One of the many changes the pandemic has made to Michigan life is in the management of health care. Telehealth (also referred to as “telemedicine”) has become commonplace – and patients are apparently OK with that.
A recent Harvard Business Review poll of more than one million patients found that “patients were just as likely — or even slightly more likely — to give high ratings to their care providers after telemedicine visits compared with in-person care.”
A recent announcement by the Centers for Medicare and Medicaid Services (CMS) makes it clear that the use of telehealth services for Medicare beneficiaries are here to stay, even after the Covid-19 pandemic has concluded.
CMS released the annual Physician Fee Schedule final rule (“Final Rule”) in December 2020.
Before the pandemic, only about 15,000 Medicare beneficiaries received weekly telehealth visits. However, because of virus transmission concerns, CMS added more than 100 telehealth services covered by Medicare.
By the end of April, more than 1.2 million Medicare beneficiaries were receiving weekly telehealth services. However, some services, including emergency department visits, discharge management services and initial inpatient and nursing facility visits were scheduled to expire when the public health emergency ended.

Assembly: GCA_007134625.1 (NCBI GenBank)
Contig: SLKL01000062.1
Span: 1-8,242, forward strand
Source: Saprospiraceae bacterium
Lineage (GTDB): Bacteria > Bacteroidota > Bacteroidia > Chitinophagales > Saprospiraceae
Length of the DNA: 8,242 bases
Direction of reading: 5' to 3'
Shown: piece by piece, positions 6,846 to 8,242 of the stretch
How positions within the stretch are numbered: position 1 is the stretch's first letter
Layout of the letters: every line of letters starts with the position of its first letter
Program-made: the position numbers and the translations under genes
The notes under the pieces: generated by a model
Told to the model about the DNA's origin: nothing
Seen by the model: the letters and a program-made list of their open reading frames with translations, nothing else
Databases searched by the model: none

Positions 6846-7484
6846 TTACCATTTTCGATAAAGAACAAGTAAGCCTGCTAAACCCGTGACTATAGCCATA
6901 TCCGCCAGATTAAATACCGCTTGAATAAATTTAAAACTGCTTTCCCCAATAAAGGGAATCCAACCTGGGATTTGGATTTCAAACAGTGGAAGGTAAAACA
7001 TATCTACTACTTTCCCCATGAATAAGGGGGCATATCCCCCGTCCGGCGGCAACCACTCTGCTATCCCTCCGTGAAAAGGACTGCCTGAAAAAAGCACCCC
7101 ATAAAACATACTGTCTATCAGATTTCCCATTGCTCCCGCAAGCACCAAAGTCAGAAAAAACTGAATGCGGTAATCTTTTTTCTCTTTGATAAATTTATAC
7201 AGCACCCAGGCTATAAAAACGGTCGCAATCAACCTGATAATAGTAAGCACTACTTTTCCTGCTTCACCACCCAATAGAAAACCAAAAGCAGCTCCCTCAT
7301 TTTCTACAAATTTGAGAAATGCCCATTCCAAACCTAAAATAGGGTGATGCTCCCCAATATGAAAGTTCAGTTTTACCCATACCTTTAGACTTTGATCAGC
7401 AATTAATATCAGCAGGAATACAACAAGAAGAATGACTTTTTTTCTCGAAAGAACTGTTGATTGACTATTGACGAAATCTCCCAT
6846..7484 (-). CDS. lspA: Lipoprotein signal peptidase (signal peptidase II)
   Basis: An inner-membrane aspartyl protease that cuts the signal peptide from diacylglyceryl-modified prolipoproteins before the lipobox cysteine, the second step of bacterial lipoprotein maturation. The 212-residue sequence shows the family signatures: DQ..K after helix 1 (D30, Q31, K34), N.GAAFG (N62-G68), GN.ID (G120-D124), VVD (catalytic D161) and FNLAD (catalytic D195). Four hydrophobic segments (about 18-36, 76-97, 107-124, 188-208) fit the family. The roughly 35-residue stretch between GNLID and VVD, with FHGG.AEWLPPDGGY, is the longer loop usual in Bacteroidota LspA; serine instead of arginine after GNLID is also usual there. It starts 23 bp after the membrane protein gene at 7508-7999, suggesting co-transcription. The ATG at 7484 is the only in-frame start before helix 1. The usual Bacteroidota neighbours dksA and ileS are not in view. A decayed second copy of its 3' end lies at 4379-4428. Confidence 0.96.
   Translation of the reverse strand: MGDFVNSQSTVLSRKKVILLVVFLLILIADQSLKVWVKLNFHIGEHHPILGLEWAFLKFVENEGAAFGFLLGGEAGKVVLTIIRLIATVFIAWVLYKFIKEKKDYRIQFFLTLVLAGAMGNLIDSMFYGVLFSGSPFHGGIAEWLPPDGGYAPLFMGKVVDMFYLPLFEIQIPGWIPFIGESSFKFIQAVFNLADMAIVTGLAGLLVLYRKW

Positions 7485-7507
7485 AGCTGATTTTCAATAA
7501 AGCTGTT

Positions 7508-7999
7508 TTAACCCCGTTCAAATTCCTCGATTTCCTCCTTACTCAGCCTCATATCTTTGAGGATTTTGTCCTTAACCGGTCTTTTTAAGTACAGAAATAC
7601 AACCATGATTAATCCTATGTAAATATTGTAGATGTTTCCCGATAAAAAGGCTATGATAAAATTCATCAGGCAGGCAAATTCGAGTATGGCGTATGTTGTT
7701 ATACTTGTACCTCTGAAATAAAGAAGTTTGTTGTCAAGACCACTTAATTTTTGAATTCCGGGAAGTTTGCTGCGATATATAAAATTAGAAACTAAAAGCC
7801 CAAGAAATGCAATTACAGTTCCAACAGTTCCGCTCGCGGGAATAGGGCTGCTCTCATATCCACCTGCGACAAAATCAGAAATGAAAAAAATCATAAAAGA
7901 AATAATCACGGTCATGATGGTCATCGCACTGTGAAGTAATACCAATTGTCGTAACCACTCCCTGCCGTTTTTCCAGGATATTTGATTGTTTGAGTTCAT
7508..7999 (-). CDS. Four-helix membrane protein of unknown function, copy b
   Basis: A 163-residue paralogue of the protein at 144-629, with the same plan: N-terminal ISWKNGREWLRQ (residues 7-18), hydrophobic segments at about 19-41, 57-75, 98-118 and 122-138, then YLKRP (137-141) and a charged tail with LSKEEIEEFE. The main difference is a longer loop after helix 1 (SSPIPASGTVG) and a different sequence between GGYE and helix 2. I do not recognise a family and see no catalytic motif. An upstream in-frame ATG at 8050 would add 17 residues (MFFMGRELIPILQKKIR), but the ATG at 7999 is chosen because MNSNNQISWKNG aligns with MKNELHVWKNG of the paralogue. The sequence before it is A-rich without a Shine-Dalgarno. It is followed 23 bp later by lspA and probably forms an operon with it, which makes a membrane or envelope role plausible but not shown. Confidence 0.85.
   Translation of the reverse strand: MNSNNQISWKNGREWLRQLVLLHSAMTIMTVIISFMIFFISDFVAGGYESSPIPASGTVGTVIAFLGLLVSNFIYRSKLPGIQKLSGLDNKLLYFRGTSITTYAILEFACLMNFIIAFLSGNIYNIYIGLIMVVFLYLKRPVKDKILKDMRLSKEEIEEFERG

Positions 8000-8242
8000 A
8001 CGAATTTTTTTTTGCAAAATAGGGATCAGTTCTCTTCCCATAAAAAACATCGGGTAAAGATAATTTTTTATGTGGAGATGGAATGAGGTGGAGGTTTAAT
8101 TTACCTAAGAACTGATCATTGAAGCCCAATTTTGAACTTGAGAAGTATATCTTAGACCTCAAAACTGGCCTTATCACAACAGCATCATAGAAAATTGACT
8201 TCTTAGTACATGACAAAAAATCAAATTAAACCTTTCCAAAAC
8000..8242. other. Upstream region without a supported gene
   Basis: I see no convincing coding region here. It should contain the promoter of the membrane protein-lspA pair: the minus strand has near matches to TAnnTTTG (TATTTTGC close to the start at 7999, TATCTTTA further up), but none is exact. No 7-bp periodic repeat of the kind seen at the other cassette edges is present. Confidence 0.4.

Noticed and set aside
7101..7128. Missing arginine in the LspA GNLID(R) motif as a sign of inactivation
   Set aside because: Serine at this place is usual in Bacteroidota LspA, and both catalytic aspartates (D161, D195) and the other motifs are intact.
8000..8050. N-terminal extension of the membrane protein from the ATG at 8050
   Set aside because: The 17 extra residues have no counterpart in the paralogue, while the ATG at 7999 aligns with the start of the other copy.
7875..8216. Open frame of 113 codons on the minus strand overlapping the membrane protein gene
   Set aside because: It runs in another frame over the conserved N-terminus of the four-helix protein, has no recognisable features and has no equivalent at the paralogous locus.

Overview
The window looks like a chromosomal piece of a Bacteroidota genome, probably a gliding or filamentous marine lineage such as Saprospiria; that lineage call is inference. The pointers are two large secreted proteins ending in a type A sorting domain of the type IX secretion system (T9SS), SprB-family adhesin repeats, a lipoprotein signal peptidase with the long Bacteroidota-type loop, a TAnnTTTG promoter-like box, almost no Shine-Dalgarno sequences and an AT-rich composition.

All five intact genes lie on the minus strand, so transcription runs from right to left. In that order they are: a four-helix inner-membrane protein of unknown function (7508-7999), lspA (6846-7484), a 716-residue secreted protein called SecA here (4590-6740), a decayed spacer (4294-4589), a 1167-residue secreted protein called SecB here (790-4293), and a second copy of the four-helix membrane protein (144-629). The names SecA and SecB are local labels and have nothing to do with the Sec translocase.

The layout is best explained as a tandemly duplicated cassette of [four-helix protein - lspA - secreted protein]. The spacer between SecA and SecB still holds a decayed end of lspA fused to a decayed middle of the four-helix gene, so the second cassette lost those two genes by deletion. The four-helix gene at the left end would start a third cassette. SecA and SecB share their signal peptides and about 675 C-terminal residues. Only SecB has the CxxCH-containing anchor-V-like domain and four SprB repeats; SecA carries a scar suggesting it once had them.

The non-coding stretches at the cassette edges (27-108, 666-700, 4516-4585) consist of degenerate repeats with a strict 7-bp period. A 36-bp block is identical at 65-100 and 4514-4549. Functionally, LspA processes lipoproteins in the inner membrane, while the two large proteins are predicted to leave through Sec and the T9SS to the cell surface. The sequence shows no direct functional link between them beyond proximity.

The recently released Final Rule permanently adds nine telehealth services that will be covered by Medicare in rural regions. It also extends Medicare reimbursement eligibility for 60 telehealth services across all regions after the pandemic.
A National Law Review article notes that the 60 services include critical care services, emergency department visits and therapy services.
The Final Rule follows the release of the Health and Human Services rule that allows providers more flexibility and eases compliance burdens in value-based arrangements. Both changes are designed to enable full, long-term adaptation of telehealth services.